This statement is submitted in behalf of the National Renderers Association-an organization composed of approximately 275 member companies which are largely single, independently operated establishments primarily engaged in the production of inedible tallow and grease which is extracted from fat-bearing materials obtained from literally thousands of farms, ranches, feed lots, meatpacking establishments, wholesale slaughterhouses, retail meat shops, and chain stores, hotels, restaurants, Government and State institutions and agencies. Members of the association also produce animal proteins, commonly known in the trade as meat scraps or tankage, and some plants also accumulate hides and skins in connection with their operations. Inedible tallow and grease are principally used in the manufacture of soap; meat scrap and tankage are extensively used in poultry and hog feeds; and the many uses of leather goods are well known to everyone. Member plants of the association will be found in all States of the United States except two.
Due to the perishable nature of the material, the operations of the industry are in most cases very closely supervised and regulated by city, county, or State health authorities and it is now a general practice that members of the industry be bonded or otherwise licensed to assure diligent performance of this special type of assignment. As a matter of fact, in the areas where plants of this industry are already in operation it generally follows that the local health requirements prohibit removal of such materials by general refuse disposal procedures. Moreover, were it not for the existence of these plants, local units of government would have to provide for collection and disposal of such materials at great additional expense to their taxpayers.
We urge continuance of the fats and oils import-control authority as set forth in section 104 of the Defense Production Act of 1951, for the following reasons:
1. Definity.--Domestic producers of fats and oils are entitled to a strong, specific, positive provision of law such as section 104 which enables the placing of all necessary limitations upon imports of competing fats and oils, especially in view of current price conditions in these markets. We are unwilling to leave too much discretion in the hands of the Secretary of Agriculture for fear he will fail to act just as in 1948–49 the Secretary of Commerce delayed removing export controls on fats and oils (although he had full authority to do so) with the result that remendous domestic stocks of these materials accumulated in this country causing prices to decline precipituously and inflicting substantial losses on all segments of the domestic fats and oils-producing industry; it finally took literally a mandate of a congressional committee to cause the Secretary to remove the controls.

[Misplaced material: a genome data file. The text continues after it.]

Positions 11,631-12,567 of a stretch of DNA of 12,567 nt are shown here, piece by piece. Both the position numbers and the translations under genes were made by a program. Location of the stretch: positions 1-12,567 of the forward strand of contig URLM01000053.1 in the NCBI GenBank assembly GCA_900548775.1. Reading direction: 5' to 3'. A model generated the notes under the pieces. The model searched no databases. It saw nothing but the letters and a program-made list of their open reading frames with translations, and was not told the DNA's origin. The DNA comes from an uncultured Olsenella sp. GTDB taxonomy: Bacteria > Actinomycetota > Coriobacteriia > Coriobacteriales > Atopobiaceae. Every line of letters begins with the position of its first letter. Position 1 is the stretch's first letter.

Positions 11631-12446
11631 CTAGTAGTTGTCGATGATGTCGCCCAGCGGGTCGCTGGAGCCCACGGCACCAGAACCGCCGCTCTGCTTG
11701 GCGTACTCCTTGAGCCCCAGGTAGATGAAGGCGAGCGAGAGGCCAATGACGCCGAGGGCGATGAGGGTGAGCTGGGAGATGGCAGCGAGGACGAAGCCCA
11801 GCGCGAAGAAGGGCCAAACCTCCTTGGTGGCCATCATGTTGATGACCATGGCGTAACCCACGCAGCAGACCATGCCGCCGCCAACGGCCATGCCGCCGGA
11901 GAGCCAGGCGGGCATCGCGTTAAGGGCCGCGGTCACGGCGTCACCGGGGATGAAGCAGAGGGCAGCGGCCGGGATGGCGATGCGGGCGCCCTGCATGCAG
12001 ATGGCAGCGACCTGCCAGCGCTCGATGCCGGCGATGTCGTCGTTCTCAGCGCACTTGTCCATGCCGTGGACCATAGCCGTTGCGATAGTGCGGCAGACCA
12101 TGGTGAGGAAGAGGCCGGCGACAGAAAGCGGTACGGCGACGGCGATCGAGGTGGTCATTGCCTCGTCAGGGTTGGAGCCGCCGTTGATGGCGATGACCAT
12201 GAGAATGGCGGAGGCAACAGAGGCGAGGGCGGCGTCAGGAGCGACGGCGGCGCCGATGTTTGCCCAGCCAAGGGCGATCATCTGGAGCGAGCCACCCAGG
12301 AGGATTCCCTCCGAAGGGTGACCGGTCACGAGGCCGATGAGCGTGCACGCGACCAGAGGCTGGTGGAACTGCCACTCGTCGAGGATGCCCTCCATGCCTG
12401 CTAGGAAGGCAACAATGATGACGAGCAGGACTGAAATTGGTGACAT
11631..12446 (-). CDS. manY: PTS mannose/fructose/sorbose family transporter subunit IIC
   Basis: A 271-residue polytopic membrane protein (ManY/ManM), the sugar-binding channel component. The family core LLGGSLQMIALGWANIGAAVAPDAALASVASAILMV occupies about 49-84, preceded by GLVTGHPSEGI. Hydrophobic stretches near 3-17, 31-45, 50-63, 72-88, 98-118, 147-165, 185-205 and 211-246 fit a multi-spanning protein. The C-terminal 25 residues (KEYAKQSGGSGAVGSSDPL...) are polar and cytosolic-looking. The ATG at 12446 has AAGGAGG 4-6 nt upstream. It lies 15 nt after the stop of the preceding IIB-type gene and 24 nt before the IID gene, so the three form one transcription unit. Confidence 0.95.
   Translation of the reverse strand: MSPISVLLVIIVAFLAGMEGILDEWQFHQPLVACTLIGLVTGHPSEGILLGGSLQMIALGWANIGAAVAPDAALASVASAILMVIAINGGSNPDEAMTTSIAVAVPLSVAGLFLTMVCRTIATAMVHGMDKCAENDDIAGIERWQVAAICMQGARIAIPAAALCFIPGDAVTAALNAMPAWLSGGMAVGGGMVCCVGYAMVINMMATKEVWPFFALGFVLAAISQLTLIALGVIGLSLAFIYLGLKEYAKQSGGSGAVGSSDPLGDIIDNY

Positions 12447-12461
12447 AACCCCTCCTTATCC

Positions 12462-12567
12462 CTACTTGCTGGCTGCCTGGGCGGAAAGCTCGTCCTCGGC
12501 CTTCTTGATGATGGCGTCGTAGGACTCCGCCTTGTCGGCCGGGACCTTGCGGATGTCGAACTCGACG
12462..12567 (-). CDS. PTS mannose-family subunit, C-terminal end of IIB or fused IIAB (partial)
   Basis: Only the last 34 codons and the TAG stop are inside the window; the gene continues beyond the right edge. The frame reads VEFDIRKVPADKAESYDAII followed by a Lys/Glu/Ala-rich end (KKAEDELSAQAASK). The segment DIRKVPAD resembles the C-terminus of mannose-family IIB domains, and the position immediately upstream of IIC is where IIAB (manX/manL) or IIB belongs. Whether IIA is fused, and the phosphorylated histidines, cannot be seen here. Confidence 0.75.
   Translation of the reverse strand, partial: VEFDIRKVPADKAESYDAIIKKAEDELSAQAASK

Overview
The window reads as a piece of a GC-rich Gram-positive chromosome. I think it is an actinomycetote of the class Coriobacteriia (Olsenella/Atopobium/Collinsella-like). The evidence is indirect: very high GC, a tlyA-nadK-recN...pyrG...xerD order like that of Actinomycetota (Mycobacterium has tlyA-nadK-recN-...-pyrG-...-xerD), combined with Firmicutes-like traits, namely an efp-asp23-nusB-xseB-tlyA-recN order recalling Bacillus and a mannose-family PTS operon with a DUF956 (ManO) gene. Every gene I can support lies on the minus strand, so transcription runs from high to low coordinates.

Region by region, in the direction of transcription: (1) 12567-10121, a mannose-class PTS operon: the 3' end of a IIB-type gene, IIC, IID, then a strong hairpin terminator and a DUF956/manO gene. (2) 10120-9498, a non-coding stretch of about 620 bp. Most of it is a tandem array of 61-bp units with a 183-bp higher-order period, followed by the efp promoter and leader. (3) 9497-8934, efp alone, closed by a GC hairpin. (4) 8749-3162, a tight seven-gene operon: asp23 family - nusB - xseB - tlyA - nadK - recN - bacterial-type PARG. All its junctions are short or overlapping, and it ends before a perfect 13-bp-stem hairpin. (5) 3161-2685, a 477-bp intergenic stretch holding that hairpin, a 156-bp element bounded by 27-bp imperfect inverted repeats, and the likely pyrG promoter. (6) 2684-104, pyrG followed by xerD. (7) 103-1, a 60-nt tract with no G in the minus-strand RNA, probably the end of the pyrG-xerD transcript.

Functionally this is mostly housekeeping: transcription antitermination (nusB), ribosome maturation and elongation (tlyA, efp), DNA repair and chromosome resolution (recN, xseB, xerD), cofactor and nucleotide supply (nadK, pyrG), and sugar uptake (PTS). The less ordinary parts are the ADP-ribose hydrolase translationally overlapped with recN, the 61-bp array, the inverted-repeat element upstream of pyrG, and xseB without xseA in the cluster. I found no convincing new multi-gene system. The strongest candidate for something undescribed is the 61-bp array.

And this unnecessary incident is undoubtedly well remembered by Congress-certainly it has not been forgotten by domestic producers. In other words, on the basis of our experience with Government in the past, we believe in preventive provision rather than remedial redress.
2. Interchangeability.—All fats and oils have a high degree of interchangeability which means they can either be substituted directly one for another or by additional processing at reasonable cost can be made acceptably similar to another oil or fat. It is well recognized that imports of any directly competitive article increase the available supply of the commodity and, in times of domestic surplus and forecasted large production such as is presently the case in fats and oils, this inevitably results in a decline in prices either because the abundance of supplies